Arkansas AG Rutledge Works to Dismantle Roadblocks to Executions

Caroline Beck
April 18, 2017

Midazolam has been used in a number of high-profile botched executions, including instances where inmates did not appear to be fully sedated when they received the painful second and third drugs in the cocktail.

Arkansas and at least a dozen other states with the death penalty have been keeping secret how and where they are getting the lethal drugs for their death chambers - information that had always been publicly available. So hurried is Arkansas's timetable that witnesses to the executions - state law requires that six "respectable citizens" attend each one - are in short supply.

Numerous executions have been placed in legal limbo in recent years after challenges based on the source of the drugs. The U.S. high court is set to hold oral arguments on April 24.

Several states have been barred by federal courts from injecting the chemical compound, including MS and OH, though the Supreme Court Justices upheld the right to use the drug in a 2015 case in a 5-4 decision. She also noted that the execution team did not have antidotes on hand in case there was trouble with any of the drugs.

Acting on Friday, the Arkansas Supreme Court stayed the execution of one of the inmates, Bruce Ward, who was scheduled for lethal injection on Monday.

With the clock ticking, Arkansas officials are fighting to carry out an unprecedented seven executions in 10 days and battling a flurry of court rulings that have thrown up roadblocks just in the last few days.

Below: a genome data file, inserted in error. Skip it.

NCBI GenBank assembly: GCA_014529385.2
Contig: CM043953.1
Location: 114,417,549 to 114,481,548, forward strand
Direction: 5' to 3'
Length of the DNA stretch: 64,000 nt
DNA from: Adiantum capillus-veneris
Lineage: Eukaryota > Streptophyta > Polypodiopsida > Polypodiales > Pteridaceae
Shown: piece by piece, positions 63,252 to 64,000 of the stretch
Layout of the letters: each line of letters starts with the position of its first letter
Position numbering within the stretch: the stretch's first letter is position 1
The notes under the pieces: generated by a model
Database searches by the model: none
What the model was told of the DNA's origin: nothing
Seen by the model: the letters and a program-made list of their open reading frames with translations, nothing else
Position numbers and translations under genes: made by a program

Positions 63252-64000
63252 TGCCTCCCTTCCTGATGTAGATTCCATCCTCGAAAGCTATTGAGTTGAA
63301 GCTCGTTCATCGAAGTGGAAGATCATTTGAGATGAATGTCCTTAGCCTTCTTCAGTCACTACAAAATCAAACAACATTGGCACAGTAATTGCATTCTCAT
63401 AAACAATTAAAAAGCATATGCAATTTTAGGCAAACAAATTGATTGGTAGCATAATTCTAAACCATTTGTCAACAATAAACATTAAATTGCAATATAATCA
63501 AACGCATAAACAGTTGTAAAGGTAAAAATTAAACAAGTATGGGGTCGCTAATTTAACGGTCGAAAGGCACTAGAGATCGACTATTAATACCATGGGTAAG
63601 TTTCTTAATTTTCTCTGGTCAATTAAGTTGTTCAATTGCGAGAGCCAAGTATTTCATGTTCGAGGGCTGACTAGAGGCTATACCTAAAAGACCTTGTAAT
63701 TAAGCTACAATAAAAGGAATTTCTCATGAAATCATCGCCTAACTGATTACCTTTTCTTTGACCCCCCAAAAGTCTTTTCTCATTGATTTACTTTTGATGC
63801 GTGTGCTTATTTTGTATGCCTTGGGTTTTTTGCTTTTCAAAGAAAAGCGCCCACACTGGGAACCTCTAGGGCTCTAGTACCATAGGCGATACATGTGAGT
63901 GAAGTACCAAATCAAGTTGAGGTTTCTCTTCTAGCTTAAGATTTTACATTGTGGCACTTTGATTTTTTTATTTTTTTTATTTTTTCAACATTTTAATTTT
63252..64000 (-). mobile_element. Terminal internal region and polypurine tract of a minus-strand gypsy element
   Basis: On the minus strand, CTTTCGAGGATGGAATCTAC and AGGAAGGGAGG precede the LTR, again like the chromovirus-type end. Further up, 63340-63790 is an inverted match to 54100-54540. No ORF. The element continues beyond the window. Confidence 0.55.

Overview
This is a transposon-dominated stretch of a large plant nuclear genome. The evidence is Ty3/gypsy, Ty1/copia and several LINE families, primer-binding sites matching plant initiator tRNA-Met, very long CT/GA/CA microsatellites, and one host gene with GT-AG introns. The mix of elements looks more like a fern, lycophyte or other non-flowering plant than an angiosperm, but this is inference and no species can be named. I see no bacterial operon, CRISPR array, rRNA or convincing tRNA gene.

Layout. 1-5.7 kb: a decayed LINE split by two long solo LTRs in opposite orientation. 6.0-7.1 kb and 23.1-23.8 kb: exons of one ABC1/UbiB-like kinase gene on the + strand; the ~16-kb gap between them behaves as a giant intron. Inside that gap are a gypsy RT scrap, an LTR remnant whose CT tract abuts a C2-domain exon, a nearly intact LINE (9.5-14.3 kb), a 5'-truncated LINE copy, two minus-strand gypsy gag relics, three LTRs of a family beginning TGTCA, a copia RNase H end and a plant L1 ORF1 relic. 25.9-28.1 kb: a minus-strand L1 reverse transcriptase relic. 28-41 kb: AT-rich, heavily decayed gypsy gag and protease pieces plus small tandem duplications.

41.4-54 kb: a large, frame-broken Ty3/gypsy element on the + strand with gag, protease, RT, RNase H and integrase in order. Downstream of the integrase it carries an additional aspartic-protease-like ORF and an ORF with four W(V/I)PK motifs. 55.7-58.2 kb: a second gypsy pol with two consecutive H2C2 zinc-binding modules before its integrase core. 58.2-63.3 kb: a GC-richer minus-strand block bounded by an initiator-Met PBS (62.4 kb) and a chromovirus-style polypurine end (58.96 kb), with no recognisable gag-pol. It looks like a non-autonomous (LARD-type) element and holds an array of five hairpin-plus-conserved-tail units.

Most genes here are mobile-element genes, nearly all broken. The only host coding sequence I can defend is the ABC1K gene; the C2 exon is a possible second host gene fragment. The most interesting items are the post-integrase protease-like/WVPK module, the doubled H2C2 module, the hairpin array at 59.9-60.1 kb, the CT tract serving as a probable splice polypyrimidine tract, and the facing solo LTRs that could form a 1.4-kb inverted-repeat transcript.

The inmates' attorneys argued that their clients were denied access to independent mental health experts, saying Ward has a lifelong history of severe mental illness and that Davis has an IQ in the range of intellectual disability.

The inmates asked the 8th U.S. Circuit Court of Appeals to take its time reviewing transcripts and rulings, rather than complete their work in two days as the state has asked. After issuing the order, Griffen participated in an anti-death penalty demonstration where he was strapped to a cot.

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Arkansas says the drug would be used to calm the inmates to the point that they will not be aware they are about to die.

Then on Saturday, U.S. District Judge Kristine Baker issued a temporary injunction blocking the execution of all eight inmates.

Ward's attorneys say he's a diagnosed schizophrenic with no rational understanding of his impending execution. The governor was monitoring the courts and planned to visit with the attorney general and Arkansas Department of Correction leaders to discuss any next steps.

Lawyers for the U.S. state of Arkansas have vowed to overturn court orders preventing them from beginning an unprecedented series of executions this week. He had been scheduled to die Monday night under the state's plan to put eight inmates to death before the end of the month. The court has not ruled on the state's request to reconsider that stay.

Information about the drug's supply chain and handling is essential to ensure that inmates won't be subjected to cruel and unusual punishment, said Robert Dunham, executive director of the Death Penalty Information Center, which opposes capital punishment. The high court did not cite any reason for the stay.

"This is an issue which would resonate in Ireland because in the past year, we had the first ever presidential pardon for a person executed in this state". The Attorney General's office plans to appeal the decision to the Eighth Circuit.

Arkansas Gov. Asa Hutchinson set the execution dates in February after Rutledge determined that the eight men had exhausted their legal challenges.

Other reports by TheDailyFarc

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